By Vikas Kumar
In the aftermath of the Arab Spring, commentators have highlighted the moderate character of South-east Asian Islam.
Nazry Bahrawi at the Middle East Institute, National University of Singapore, argues that contested interpretations of Islam are democratising Islam in South-east Asia — but similar contests seem to be ineffective in countries like Pakistan.
And Martin van Bruinessen, Chair for the Comparative Study of Contemporary Muslim Societies at Utrecht University, argues that large, resilient Islamic organisations are stabilising Indonesian democracy — but comparable organisations are failing to play such a role in other Islamic countries.
So, are local factors playing a bigger role in South-east Asia than is usually believed? Islamic countries in South-east Asia can be treated as valid role models for other Muslim countries only if non-local factors can explain the existence of moderate Islam in South-east Asia.
There are six major Muslim communities outside the Arab world: the immigrant Muslim communities in the West, Persian, South-east Asian, South Asian, Sub-Saharan, and Turkic Muslim communities.
Since the 19th century, Arab Islam has claimed moderate Islam in northern and western parts of South Asia. But Islam in the rest of South Asia continues to be moderate so that we can still speak of an Eastern Islam to refer to Islam in both South-east Asia and parts of South Asia. Sub-Saharan Muslims are rarely taken seriously on ideological issues, and moderates within immigrant communities in the West are often denounced as sell-outs.
This leaves just four potential role models within the Islamic world — Arab, Persian, Turkic and Eastern Muslims, which can be further classified into two broad groups: those who use Arabic language and/or script for daily communication and those who do not. So far, only the latter have proven to be largely moderate and conducive to relatively stable democratic states.
Thus it is not surprising that, in the aftermath of the Arab Spring, moderate Muslim-majority countries in South-east Asia are often suggested as role models for Muslim-majority countries in other regions.
Muslims in countries like Turkey, Bangladesh and Indonesia, and in provinces like Paschimbanga and Tamil Nadu in India, are ethno-linguistically rooted and only use Arabic for prayers and specialised religious studies. In these places, Muslims are more likely to read translations of the Quran in their mother tongue (and in a non-Arabic script). This has four salutary effects reinforcing the ethno-linguistic rootedness of believers.
First, the majority of the people in these Muslim communities cannot directly participate in the religious discussions within the Arab world, and are less affected by such discussions.
Second, clerical control over religious discussions is largely confined to specialised debates. The routine debates most believers are exposed to are conducted in a linguistic medium that the clerics cannot claim exclusive control over. This helps limit the role of clerics to the religious sphere and isolate them from secular affairs.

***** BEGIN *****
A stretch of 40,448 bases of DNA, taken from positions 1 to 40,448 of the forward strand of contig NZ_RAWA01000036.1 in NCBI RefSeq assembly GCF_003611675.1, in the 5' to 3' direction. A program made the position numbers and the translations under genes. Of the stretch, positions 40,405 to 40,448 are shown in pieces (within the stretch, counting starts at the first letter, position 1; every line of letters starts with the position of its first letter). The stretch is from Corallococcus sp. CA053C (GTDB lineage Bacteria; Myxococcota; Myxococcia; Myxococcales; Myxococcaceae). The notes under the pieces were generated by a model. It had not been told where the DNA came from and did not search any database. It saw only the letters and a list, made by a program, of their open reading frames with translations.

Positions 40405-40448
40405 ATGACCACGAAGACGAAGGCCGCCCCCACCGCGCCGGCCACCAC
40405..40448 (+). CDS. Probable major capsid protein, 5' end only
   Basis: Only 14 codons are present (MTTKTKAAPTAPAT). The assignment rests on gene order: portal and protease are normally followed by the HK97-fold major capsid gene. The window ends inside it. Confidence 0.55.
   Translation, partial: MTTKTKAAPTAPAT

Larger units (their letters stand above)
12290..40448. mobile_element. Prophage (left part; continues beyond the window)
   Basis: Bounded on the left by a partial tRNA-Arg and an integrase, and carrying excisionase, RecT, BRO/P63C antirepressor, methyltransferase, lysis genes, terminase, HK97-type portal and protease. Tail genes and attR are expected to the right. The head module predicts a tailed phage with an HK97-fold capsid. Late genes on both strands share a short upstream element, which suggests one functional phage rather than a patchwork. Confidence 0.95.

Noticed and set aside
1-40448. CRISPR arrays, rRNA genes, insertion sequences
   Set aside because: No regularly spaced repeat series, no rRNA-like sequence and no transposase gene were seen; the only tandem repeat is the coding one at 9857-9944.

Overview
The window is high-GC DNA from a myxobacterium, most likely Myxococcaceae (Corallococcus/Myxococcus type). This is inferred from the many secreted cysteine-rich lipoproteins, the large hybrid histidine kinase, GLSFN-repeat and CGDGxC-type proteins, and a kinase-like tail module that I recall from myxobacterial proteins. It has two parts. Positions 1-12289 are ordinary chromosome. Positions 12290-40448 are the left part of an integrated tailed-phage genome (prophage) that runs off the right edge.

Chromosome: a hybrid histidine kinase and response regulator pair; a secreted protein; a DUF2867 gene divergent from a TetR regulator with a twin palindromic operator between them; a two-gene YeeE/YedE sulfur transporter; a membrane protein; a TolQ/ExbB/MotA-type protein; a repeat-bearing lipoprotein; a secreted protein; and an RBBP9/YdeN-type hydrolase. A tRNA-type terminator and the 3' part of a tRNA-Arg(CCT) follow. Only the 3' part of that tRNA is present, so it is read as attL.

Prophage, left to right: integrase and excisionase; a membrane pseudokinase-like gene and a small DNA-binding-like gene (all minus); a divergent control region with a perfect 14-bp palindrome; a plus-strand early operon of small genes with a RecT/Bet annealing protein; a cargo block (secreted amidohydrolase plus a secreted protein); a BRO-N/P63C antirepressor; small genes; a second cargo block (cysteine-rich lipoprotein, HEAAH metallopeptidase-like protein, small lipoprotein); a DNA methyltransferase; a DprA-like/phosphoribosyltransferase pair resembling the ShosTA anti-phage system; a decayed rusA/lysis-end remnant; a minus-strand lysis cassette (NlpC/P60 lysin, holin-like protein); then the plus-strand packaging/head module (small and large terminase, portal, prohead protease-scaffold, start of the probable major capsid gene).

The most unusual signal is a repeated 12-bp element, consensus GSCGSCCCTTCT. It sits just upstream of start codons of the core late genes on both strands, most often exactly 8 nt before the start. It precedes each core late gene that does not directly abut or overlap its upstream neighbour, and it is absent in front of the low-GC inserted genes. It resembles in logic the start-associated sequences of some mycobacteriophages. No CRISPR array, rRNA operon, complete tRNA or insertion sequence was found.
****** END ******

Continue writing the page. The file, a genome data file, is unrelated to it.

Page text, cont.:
Third, the favourable position of local language among the believers helps maintain links with local cultural heritage.
And finally, local languages allow engagement between believers and non-believers. Non-believers can access activity within the local Muslim community through a common language and make creative contributions.
These effects reinforce ethno-linguistic roots by strengthening the bond between the believers and their local cultural heritage, as well as the bond between the believers and non-believers who share that heritage. Ethno-linguistic rootedness in turn dampens the quest, if there is any, for global ideological and cultural dominance à la the jihadists. And secular bonds between believers and non-believers, and the marginalisation of clerics, shield the state from communal religious pressures.
Ethno-linguistically rooted communities in Pakistan have proven to be resilient to Wahhabi influence. Indian provinces like Paschimbanga and Tamil Nadu, where non-Muslims and Muslims alike use regional languages, are less prone to religious riots. Bangladesh, which separated from Pakistan to protect Bengali language and heritage, is actively contesting radical Islam and is known for democracy and the empowerment of women.
In contrast, the Deobandis, who are the major allies of Wahabis in South Asia and dominate the Pakistani military establishment, are opposed to all non-Deobandi Muslims and promote Arabic — ‘the religious and official language of Islam’ — at the expense of South Asian languages and scripts. The Taliban, who destroyed the cultural heritage of Afghanistan and adjoining parts of Pakistan, are products of Pakistani Deobandi seminaries.
The contrast between the Arab-dominated strains of Islam and Eastern Islam cannot be starker — a divide that is unlikely to be bridged. This divide is reinforced in West Asia and North Africa by the dominance of Arabic, which has long ago erased the linguistic and, to a lesser extent, cultural diversity of the region. To that extent, the moderate Eastern Muslim communities cannot serve as role models for the Arab world. The Arab world has to find its own solutions.
Vikas Kumar is Assistant Professor at Azim Premji University, Bangalore. Republished with permission from East Asia Forum.
Updated Date: Dec 03, 2011 12:47:37 IST